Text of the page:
A Taxonomy of Werewolves: Jim Butcher’s Fool Moon

Thanks to the comments on my introduction to the Werewolf chapter of the SFF Bestiary, I opted to begin the series of readings with the second of Jim Butcher’s supernatural detective novels starring Harry Dresden. Fool Moon offers a whole gamut of types and styles of werewolf. Each has its own magical rules and manifestations. They all converge on Chicago, and on Chicago’s resident wizard.

It’s rather brilliant. The story stands on its own, though there are references to the events of the previous novel, and hints of further discoveries and mysteries to come. This is pretty much standard for a detective series: there’s the main puzzle that drives the individual book, and the detective’s own larger story that opens up as the series evolves.

The cast of characters is likewise standard, but in a good way. They’re nicely done, and they work well both with and against each other. Harry is a classic slightly seedy private eye. He drives a clunker of a car, and he works mostly alone. His foil is the petite blonde police detective, Lieutenant Murphy, who heads an X-Files sort of department. There’s a cast of lesser characters including a gorgeous reporter for a paranormal newspaper, with whom Harry has history, and a crime boss who keeps trying to get Harry to work for him. And of course there’s a dive bar that caters to the supernatural trade, because what’s a private eye without a dive bar?

The mystery of the month is a series of ghastly murders. It’s clear early on that there must be werewolves involved; the evidence is difficult to miss. A motive (though not necessarily the motive) starts to emerge fairly soon as well. What keeps the plot spinning, and Harry with it, is the question of who is behind it all, and why.

There’s not just one werewolf or pack of werewolves slaughtering random persons (or are they random?) around the full moon. Harry gets a crash course in the different varieties. Some end up working with him, though the alliance is uneasy at best. Others do their best to rip him apart.

The Alphas are wolf shifters. They transform into more or less wolfish form, but keep their human minds and personalities. In their fully human form they’re a gang of nerdy college kids.

The Streetwolves are the reverse. They’re lycanthropes: humans who remain in human form, but whose minds abandon human reason and succumb to raw lust for blood and violence. When under the influence of the wolf-rage, they have enhanced physical senses, and superior strength. They’re a biker gang when they’re not a wolfpack.

Another, smaller pack, the Hexenwolves, become wolves through the powers of a magical belt. The belt acts on them like a drug. They become addicted to the rush of the change; over time, the arrogant, amoral, superpowered wolf overcomes the human personality. They’re serial killers, and they live for the thrill of the kill.

Most powerful and dangerous of all is the loup garou. This is the man who comes a monstrous wolf-creature on the night of the full moon. It’s a literal curse, and it’s hereditary, laid on his family centuries ago. When he’s human, he’s a good man, with good intentions. When the curse is on him, he’s a ravening beast, a relentless killer who exists solely to rend and devour any living thing he meets.

He has no power over either the change or the compulsion to kill. He can be contained within a magical circle, but if the circle is broken, nothing can stop him but a very particular kind of silver. This is the closest analogue to the Wolf Man of the Lon Chaney, Jr. film, with considerably more specific timing of the curse: one night in every lunar cycle.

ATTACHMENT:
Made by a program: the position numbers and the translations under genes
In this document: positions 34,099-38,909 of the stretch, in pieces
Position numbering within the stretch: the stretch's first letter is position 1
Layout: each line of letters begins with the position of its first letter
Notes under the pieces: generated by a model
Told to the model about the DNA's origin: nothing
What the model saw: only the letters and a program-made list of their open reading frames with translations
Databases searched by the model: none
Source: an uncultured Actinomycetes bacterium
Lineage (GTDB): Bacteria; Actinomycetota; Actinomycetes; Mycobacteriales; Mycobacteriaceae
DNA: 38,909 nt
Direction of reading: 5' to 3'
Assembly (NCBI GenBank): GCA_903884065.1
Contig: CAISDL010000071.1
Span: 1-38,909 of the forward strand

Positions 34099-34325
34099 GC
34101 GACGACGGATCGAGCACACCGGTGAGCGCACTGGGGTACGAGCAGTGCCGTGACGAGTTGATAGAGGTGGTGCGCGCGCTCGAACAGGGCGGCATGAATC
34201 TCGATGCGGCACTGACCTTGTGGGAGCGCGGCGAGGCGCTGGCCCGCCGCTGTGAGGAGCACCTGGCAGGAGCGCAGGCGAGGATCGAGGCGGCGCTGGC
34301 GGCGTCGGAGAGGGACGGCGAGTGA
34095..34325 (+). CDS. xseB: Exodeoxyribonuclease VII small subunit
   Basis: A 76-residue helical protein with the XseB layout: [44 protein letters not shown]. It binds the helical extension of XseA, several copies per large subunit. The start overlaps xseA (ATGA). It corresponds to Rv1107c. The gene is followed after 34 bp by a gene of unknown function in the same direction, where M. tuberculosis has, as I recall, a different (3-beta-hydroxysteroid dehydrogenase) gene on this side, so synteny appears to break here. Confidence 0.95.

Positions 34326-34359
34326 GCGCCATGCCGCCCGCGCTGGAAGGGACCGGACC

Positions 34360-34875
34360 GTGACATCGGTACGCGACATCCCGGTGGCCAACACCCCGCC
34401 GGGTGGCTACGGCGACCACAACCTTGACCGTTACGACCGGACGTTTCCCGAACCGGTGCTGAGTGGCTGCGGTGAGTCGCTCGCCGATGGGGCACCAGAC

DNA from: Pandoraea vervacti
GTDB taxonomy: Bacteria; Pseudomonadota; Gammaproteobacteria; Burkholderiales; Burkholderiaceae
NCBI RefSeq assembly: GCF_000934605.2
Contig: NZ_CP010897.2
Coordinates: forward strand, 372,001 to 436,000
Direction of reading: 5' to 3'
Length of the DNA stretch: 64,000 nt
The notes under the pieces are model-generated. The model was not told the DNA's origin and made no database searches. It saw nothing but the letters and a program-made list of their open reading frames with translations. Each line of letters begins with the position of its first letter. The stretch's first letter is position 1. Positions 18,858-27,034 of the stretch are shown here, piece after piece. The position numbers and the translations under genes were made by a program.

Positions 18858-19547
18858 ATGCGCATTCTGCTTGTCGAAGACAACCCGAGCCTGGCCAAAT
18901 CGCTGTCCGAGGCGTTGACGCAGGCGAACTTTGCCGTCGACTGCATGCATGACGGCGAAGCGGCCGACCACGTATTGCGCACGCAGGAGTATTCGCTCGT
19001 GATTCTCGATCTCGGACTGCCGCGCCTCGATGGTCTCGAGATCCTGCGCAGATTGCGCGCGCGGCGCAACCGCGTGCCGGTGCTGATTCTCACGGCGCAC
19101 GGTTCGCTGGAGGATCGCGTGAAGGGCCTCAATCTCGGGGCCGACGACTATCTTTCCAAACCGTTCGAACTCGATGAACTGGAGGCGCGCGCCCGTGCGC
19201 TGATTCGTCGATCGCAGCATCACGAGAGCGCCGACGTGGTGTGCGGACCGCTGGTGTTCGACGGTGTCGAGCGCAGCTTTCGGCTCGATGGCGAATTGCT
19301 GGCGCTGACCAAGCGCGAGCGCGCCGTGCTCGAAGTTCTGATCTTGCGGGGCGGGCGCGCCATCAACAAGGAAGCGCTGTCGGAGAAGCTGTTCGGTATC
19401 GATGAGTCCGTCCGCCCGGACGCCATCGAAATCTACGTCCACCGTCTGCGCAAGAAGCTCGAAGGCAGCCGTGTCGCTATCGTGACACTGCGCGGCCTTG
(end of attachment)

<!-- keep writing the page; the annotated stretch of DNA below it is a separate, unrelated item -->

The other types of werewolf are not so strictly bound to the phase of the moon. Hexenwolves for example can shift at will as long as they’re wearing the belt. The longer they wear it, the harder it is to resist the urge to change.

One more type of wolf shifter is revealed late in the story. That’s the one I was hoping most to see, and it’s well done. The rest shift from human into wolf. This is wolf to human.

They don’t truly present as human, despite a human appearance; their mind works differently, a difference that Harry picks up on from the first. It’s one of the mysteries he has to solve. Who is this person, and what they want? And can they be trusted?

I had a lot of fun with this, despite some irritation with Harry’s episodes of plot-stupidity. For a professional wizard, he’s awfully naïve, and some of the gaps in his knowledge are a little too wide. But he wakes up to some of it, and he’s clearly capable of learning as he goes. He’s wiser at the end than at the beginning.

And the werewolves. So many werewolves, of so many kinds. Real wolves, wolf-men (and women), monsters in more or less wolf form. All different, and all coming together into a grand tangle of a plot. It sorts out in the end, though not every character survives.

I’m glad I started with this. It’s a great general introduction to the range and variety of the species. It’s a rip-roaring adventure, too, and a pretty decent murder mystery. More conventional detective stories will seem tame after this, without a menagerie of monsters and a few good blasts of magic.

Judith Tarr is a lifelong horse person. She supports her habit by writing works of fantasy and science fiction as well as historical novels, many of which have been published as ebooks. She’s written a primer for writers who want to write about horses: Writing Horses: The Fine Art of Getting It Right. She lives near Tucson, Arizona with a herd of Lipizzans, a clowder of cats, and a blue-eyed dog.


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